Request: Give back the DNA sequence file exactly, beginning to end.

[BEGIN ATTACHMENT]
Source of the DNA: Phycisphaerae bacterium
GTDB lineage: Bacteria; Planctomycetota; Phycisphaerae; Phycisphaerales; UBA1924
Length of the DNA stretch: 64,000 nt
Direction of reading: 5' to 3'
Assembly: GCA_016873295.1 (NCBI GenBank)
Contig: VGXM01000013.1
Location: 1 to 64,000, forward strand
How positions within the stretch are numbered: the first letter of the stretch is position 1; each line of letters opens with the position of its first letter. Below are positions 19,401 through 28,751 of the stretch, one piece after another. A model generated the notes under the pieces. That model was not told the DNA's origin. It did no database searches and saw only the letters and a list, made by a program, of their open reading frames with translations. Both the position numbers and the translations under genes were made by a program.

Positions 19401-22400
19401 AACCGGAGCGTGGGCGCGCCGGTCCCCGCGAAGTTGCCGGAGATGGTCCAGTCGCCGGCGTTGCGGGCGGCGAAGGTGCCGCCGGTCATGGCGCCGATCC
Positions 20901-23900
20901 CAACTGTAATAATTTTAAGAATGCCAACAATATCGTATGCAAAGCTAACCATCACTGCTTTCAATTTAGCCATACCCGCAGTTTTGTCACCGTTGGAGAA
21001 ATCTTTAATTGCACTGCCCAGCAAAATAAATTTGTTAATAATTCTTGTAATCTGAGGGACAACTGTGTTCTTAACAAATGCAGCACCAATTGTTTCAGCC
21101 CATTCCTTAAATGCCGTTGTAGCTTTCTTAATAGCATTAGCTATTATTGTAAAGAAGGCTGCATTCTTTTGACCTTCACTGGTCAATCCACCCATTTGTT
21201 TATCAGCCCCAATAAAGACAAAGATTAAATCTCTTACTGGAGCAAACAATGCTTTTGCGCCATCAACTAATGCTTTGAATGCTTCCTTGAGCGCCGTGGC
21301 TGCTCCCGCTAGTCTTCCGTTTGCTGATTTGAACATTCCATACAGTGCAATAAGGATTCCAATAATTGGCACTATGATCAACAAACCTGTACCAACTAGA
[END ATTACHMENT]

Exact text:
Source of the DNA: Phycisphaerae bacterium
GTDB lineage: Bacteria; Planctomycetota; Phycisphaerae; Phycisphaerales; UBA1924
Length of the DNA stretch: 64,000 nt
Direction of reading: 5' to 3'
Assembly: GCA_016873295.1 (NCBI GenBank)
Contig: VGXM01000013.1
Location: 1 to 64,000, forward strand
How positions within the stretch are numbered: the first letter of the stretch is position 1; each line of letters opens with the position of its first letter. Below are positions 19,401 through 28,751 of the stretch, one piece after another. A model generated the notes under the pieces. That model was not told the DNA's origin. It did no database searches and saw only the letters and a list, made by a program, of their open reading frames with translations. Both the position numbers and the translations under genes were made by a program.

Positions 19401-22400
19401 AACCGGAGCGTGGGCGCGCCGGTCCCCGCGAAGTTGCCGGAGATGGTCCAGTCGCCGGCGTTGCGGGCGGCGAAGGTGCCGCCGGTCATGGCGCCGATCC
Positions 20901-23900
20901 CAACTGTAATAATTTTAAGAATGCCAACAATATCGTATGCAAAGCTAACCATCACTGCTTTCAATTTAGCCATACCCGCAGTTTTGTCACCGTTGGAGAA
21001 ATCTTTAATTGCACTGCCCAGCAAAATAAATTTGTTAATAATTCTTGTAATCTGAGGGACAACTGTGTTCTTAACAAATGCAGCACCAATTGTTTCAGCC
21101 CATTCCTTAAATGCCGTTGTAGCTTTCTTAATAGCATTAGCTATTATTGTAAAGAAGGCTGCATTCTTTTGACCTTCACTGGTCAATCCACCCATTTGTT
21201 TATCAGCCCCAATAAAGACAAAGATTAAATCTCTTACTGGAGCAAACAATGCTTTTGCGCCATCAACTAATGCTTTGAATGCTTCCTTGAGCGCCGTGGC
21301 TGCTCCCGCTAGTCTTCCGTTTGCTGATTTGAACATTCCATACAGTGCAATAAGGATTCCAATAATTGGCACTATGATCAACAAACCTGTACCAACTAGA